A Manifesto for Ed Tech Teachers

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I was just in the office of my elementary school. I happened to have my iPad with me (checking Twitter) and the office staff asked to see new pictures of my newborn (she’s super cute). Everyone crowded around the iPad, oohing and aahing, when the clerk mentioned her two year old granddaughter has an iPad. The office staff was amazed that a two year old could use an iPad. I mentioned this YouTube video of a two year old confused by a magazine, but enthralled with an iPad. Shocked, the staff (including my principal) asked for more. I shared a few apps like There’s a Monster at the End of This Book. I could begin to see the gears turning in my principal’s head. And it occurred to me…

Most educators don’t keep up with technology.

As an ed tech teacher, I integrate technology into my classroom regularly. I spend time learning about the latest ed tech tools, and work to build that into my class. I talk to like-minded teachers on Twitter about the latest and greatest. My classroom is constantly evolving.But, this is not how most teachers teach. We, as believers of classroom technology need to do more than just make our classroom amazing. We need to share how we learned about these tools (“Here’s a great resource–I learned about it on Twitter.”), and not just keep it to ourselves. We need to create opportunities to educate administrators about great technologies. We need to not just model technology integration, but be advocates of it.

Non-tech teachers/admins will only used technology when they have to. And most of the required technology stinks. I even complain about using DataDirector, BlackBoard, eCollege, etc. If that’s all they know, it’s no wonder they don’t care about integrating technology into the classroom. There’s this world of great technology they’ve never seen. That’s where we, the ed tech evangelists, come in. Be pro-active, and create opportunities to share exciting tech with those teachers. If they see how amazing this is, they will want to change. Then they will change. And then their students will change, too. And that’s the goal.

Administrators don’t know what they don’t know. I demonstrated a simple app today and jaws dropped. If we simply expose others in education to amazing tools, the culture of schools will begin to change. It’s necessary to share with others that are already passionate about tech, but at some point we need to reach beyond that, or it becomes a feedback loop. Rather than conversations being us-to-us, make it us-to-them. Share with non-tech teachers. Explain it to non-tech teachers. Model it to non-tech teachers. Get out there and evangelize.

  • Amen! Great points. Often communicated is “We don’t know what we don’t know” from those who want to know.  That is how Tech Cafe in Covina-Valley came about and it is still evolving to best show teachers what is out there in edtech.  District leaders, admins and teachers in general still seem to struggle with the understanding of edtech let alone the integration of tech in classrooms.  It is up to us “edtech evangelicals” to show them what is there, how it works and how edtech benefits their classroom.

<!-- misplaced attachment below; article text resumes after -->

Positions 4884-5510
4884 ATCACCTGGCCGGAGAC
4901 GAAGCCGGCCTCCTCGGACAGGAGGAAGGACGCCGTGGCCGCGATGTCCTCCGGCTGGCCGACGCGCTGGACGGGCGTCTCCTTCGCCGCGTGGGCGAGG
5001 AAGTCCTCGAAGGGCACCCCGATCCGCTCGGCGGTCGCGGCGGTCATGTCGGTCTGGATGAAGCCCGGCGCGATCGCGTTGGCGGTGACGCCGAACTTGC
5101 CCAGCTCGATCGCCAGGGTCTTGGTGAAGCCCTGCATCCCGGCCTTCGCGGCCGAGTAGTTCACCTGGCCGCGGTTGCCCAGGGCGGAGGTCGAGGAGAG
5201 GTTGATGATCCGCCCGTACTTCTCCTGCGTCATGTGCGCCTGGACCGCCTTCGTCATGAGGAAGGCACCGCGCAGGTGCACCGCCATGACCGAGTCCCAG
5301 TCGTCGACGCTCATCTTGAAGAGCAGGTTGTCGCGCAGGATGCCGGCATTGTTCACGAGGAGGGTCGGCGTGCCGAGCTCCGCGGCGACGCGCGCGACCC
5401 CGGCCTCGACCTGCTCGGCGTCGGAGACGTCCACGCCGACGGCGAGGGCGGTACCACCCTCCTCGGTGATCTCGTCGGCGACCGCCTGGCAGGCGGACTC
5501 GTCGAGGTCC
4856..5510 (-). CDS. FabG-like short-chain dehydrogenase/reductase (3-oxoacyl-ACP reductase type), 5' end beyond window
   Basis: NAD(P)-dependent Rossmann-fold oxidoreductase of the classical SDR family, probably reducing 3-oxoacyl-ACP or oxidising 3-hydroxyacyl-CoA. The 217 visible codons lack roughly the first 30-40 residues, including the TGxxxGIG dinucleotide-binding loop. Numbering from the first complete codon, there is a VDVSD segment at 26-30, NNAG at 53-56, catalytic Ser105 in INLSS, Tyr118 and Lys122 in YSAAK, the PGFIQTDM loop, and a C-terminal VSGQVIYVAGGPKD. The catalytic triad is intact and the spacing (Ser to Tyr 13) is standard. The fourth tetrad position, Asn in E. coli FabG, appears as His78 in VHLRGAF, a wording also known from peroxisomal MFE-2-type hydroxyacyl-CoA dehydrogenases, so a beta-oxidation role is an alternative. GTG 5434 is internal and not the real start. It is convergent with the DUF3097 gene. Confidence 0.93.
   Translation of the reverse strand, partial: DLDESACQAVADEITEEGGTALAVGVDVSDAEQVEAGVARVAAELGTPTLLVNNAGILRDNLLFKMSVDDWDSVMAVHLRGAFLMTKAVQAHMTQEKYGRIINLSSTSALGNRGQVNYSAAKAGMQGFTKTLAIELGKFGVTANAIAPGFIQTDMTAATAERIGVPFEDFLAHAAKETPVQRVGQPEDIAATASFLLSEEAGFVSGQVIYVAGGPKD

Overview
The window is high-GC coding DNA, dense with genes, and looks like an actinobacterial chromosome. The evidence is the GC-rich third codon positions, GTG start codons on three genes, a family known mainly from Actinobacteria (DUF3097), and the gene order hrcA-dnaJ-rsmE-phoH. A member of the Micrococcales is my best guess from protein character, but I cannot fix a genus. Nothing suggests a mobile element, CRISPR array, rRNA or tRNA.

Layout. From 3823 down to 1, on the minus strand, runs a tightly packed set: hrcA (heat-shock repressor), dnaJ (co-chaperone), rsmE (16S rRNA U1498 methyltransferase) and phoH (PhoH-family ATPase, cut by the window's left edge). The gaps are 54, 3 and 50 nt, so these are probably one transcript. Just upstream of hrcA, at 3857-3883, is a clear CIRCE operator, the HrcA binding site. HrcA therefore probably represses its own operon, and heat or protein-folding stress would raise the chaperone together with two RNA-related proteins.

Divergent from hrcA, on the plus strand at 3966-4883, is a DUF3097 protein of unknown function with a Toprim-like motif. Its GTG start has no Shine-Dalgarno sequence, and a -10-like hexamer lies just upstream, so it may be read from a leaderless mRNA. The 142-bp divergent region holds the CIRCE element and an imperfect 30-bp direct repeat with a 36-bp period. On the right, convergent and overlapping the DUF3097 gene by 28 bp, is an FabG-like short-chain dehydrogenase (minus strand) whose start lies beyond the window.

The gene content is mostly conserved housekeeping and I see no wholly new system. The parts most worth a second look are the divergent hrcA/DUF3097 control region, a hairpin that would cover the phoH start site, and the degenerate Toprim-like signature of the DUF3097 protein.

• A great point. As EdTech leaders we need to nurture a culture of sharing and realize that opportunities to do so may pop up when we least expect it. For me, it’s been a revelation to see that even simple tools that I look at and say, “Ho hum” might just be the one thing that ignites a spark in someone else. (You mean everyone doesn’t think like me!?)  I think this video illustrates the point perfectly. What’s obvious to you, may be amazing to someone else. http://youtu.be/RWPAeaN46js 

  • Love the video. Two quotes from it blew me away:
    “What’s obvious to me is amazing to others.”
    “We’re clearly a bad judge of our own creations.”

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  • Mdds8

    Hi Bill
    This is Kim the Digital Immigrant. Do you have IPad 1 or IPad 2. I have purchased the IPad 2. I have yet to try all the APs. 

  • Mdds8

    Congrats on your newborn baby!

  • Hi Kim. I have an iPad 2. I recently wrote a post about iPad apps: http://www.billselak.com/2012/musicapps . Thanks for the congrats. We’re happy to have her!

  • Jo-Ann Fox

    Agree! I am constantly sharing my use of educational apps with my colleagues (and listening to their ideas). It is through collaboration that transformation of teaching takes shape. Check out my webpage http://www.AppEducation.com where I share my use of educational apps to promote student engagement! Thanks, Jo-Ann Fox

  • I definitely agree Jo-Ann. It’s about the collaboration.

  • Another case in point: I had to introduce my teachers to Google Apps for EDU and get them started with their new accounts. The teachers were not excited about this and the dread in the room was palpable. Just as an aside, I showed them my iGoogle home page and how I use it to read all the important posts (like this one!), widgets for to-do lists, drawing, etc., when the room completely changed. They became totally excited about creating their own page and actually stayed after the training to learn more. That was a an Aha! moment for me. iGoogle to me was just a simple reader tool that I had taken for granted. For them, it opened the door to learning more and being excited about using the other Google Apps too.

     BTW – There’s a Monster at the End of This Book was my son’s favorite book when he was a toddler (now 18 and going off to college). You just brought back wonderful memories for me! Congrats on your own bundle of joy :-)

  • Obvious to you. Amazing to others. Yep. https://vimeo.com/25494440

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